A man arrested at DC checkpoint yesterday tells the Washington Post he is a private security guard, hired to protect media equipment.
Yes, lots of people are understandably uptight after the insurrection at the Capitol last week; but in America, all suspects are innocent until proven guilty in a court of law.
Wesley Allan Beeler has already been released — a sign the authorities don’t consider him a terroristic threat. (Though he was also told to say out of DC.)
I’ve seen the story spreading in my social media feed that he was a Nazi with fake credentials, and I’ve seen angry calls to “ruin his life.”
Beeler says he was lost, pulled into a checkpoint voluntarily, and presented ID his employer gave him, which had previously been enough to get him through checkpoints. He cooperated with police at every step, telling them he was carrying his licensed firearm.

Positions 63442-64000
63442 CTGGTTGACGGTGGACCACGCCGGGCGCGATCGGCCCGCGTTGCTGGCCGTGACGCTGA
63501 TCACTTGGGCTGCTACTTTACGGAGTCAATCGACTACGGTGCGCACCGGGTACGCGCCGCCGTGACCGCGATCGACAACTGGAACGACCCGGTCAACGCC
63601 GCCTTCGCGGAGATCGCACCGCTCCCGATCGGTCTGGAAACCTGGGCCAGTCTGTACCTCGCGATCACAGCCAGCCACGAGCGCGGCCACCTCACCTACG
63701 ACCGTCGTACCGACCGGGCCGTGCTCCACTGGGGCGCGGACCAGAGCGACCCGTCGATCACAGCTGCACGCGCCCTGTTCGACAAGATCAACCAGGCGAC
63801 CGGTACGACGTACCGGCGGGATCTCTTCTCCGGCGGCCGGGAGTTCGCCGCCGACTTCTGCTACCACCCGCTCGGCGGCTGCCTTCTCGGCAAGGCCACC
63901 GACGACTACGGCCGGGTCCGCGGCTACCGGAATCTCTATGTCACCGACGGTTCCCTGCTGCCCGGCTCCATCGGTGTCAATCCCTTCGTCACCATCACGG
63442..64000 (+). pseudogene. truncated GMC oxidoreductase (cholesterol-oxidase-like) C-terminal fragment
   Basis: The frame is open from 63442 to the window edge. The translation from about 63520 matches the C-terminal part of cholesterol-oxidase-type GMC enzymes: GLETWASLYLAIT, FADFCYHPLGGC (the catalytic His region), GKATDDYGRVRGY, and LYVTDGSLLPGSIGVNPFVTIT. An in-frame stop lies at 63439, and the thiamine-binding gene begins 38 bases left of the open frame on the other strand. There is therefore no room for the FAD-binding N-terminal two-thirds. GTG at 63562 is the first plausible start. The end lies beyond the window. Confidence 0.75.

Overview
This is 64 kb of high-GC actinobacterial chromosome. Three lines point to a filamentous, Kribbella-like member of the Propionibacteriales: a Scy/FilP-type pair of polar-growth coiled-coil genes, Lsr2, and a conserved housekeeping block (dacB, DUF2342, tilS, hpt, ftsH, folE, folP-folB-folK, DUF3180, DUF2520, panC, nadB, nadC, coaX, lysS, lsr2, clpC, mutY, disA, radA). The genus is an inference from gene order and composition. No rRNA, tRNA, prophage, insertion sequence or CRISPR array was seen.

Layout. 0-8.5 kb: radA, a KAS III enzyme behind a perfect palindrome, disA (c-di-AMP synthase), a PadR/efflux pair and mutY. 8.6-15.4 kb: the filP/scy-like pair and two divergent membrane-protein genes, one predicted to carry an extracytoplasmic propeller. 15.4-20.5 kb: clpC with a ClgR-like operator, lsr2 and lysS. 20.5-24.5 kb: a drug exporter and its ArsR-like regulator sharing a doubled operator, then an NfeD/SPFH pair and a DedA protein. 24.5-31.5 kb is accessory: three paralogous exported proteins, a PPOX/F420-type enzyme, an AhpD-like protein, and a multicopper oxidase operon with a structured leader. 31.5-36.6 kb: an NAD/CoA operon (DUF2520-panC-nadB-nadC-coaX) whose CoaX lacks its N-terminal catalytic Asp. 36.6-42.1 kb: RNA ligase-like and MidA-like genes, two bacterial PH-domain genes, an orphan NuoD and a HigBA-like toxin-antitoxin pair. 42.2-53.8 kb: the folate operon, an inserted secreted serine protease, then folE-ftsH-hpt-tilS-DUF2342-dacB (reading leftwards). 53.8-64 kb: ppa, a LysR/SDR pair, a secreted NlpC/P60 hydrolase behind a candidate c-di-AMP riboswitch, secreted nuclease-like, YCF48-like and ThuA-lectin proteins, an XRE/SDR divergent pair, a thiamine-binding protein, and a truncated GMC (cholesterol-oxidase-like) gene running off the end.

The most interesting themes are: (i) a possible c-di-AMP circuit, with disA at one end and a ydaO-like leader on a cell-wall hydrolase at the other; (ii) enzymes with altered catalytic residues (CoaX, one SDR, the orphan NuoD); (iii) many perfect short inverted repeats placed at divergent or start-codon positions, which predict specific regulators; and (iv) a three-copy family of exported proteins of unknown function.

The police report said his pass was “unauthorized,” but showing an authorized pass is not the same thing as planning a terrorist attack. The police paperwork says he had 500 rounds with him, but he denies that.
The AP headline was simply “Man arrested with handgun, ammo at DC checkpoint.”
KRON TV ran a story with the headline “Police arrest man in D.C. with loaded gun, fake inauguration credentials” — but that word “fake” is sensational. The more neutral word “invalid” would not require that many extra letters.
The Washington Post article, “Va. man arrested at inauguration checkpoint says he was lost; didn’t mean to bring gun, ammunition to the District” works against the hype spreading on social media. Someone will sooner or later misuse that hype to support the narrative that “the media” is biased and unreliable.